In a recent series of Tweets and a follow-up interview with MEL magazine, legendary alt-rock producer and musician Steve Albini took responsibility for what he saw as his part in creating “edgelord” culture — the jokey, meme-worthy use of racist, misogynist and homophobic slurs that became so normalized it invaded the halls of Congress. “It was genuinely shocking when I realized that there were people in the music underground who weren’t playing when they were using language like that,” he says. “I wish that I knew how serious a threat fascism was in this country…. There was a joke made about the Illinois Nazis in The Blues Brothers. That’s how we all perceived them — as this insignificant, unimportant little joke. I wish that I knew then that authoritarianism in general and fascism specifically were going to become commonplace as an ideology.”
Perhaps, as Stephen Fry explains in the video clip above from his BBC documentary series Planet Word, we might better understand how casual dehumanization leads to fascism and genocide if we see how language has worked in history. The Holocaust, the most prominent but by no means only example of mass murder, could never have happened without the willing participation of what Daniel Goldhagen called “ordinary Germans” in his book Hitler’s Willing Executioners. Christopher Browning’s Ordinary Men, about the Final Solution in Poland, makes the point Fry makes above. Cultural factors played their part, but there was nothing innately Teutonic (or “Aryan”) about genocide. “We can all be grown up enough to know that it was humanity doing something to other parts of humanity,” says Fry. We’ve seen examples in our lifetimes in Rwanda, Myanmar, and maybe wherever we live — ordinary humans talked into doing terrible things to other people.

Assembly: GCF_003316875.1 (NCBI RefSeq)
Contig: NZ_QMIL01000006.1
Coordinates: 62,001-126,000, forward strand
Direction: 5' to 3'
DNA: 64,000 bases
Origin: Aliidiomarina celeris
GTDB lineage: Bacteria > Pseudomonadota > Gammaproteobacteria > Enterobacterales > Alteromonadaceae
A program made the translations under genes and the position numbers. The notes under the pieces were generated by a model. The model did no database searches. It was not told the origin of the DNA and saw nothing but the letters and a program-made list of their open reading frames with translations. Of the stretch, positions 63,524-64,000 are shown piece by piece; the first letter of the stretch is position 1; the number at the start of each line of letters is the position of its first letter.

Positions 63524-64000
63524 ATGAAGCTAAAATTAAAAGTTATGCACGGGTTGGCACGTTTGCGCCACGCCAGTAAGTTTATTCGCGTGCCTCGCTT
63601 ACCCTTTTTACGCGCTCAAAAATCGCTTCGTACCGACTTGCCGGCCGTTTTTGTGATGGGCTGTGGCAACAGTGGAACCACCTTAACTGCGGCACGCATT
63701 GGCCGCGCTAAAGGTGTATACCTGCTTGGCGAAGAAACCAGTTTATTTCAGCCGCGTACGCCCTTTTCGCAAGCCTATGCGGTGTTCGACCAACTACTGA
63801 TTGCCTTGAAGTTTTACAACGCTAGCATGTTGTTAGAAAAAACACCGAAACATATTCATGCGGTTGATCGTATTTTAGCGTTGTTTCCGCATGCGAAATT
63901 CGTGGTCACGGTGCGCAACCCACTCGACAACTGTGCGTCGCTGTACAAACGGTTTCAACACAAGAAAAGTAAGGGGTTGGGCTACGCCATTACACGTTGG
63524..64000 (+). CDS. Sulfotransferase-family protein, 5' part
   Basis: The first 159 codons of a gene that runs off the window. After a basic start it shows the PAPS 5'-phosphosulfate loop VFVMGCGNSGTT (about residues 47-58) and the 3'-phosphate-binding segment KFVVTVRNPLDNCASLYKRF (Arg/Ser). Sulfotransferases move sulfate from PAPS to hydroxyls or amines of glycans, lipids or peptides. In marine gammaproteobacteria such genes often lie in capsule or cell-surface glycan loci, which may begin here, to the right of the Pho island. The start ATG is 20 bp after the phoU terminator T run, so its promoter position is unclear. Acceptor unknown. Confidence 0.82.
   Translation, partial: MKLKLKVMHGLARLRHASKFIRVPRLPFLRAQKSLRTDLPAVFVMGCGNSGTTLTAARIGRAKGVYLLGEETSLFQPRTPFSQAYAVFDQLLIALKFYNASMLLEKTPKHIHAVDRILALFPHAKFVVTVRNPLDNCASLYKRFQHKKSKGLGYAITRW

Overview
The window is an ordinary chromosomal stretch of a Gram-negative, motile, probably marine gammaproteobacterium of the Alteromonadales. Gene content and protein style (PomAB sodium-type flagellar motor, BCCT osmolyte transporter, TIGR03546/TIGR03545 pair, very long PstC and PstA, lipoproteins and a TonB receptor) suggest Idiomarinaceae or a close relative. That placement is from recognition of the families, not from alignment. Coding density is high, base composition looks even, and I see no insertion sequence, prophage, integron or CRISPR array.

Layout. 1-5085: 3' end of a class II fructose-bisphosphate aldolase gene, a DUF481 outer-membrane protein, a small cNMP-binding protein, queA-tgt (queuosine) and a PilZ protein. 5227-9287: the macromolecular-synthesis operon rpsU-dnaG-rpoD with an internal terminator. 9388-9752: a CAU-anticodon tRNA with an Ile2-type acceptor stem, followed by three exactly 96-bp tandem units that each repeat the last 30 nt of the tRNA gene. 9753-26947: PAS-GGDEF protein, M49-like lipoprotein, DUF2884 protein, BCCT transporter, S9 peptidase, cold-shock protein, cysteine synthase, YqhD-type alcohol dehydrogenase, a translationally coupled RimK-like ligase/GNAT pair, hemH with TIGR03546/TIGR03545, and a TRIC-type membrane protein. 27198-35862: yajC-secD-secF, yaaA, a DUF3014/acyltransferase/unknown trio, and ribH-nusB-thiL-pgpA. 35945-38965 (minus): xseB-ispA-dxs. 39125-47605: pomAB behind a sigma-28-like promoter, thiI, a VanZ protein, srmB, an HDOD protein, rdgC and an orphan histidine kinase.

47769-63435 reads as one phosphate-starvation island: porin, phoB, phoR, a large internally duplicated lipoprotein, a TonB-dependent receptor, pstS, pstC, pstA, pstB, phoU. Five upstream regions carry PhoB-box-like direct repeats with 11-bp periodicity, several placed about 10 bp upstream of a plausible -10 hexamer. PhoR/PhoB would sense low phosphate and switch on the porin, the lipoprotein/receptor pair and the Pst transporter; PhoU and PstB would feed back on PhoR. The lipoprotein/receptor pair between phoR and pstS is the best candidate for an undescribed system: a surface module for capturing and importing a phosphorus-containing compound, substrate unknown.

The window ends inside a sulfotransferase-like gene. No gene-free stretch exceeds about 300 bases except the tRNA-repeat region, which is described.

But no matter how often we encounter genocidal movements, it seems like “a massively difficult thing to get your head around,” says Fry: “how ordinary people (and Germans are ordinary people just like us)” could be made to commit atrocities. In the U.S., we have our own version of this — the history of lynching and its attendant industry of postcards and even more grisly memorabilia, like the trophies serial killers collect. “In each one of these genocidal moments… each example was preceded by language being used again and again and again to dehumanize the person that had to be killed in the eyes of their enemies,” says Fry. He briefly elaborates on the varieties of dehumanizing anti-Semitic slurs that became common in the 1930s, referring to Jewish people, for example, as vermin, apes, untermenschen, viruses, “anything but a human being.”
“If you start to characterize [someone this way], week after week after week after week,” says Fry, citing the constant radio broadcasts against the Tutsis in the Rwandan genocide, “you start to think of someone who is slightly sullen and disagreeable and you don’t like very much anyway, and you’re constantly getting the idea that they’re not actually human. Then it seems it becomes possible to do things to them we would call completely unhuman, and inhuman, and lacking humanity.” While it’s absolutely true, he says, that language “guarantees our freedom” through the “free exchange of ideas,” it can really only do that when language users respect others’ rights. When, however, we begin to see “special terms of insult for special kinds of people, then we can see very clearly, and history demonstrates it time and time again, that’s when ordinary people are able to kill.”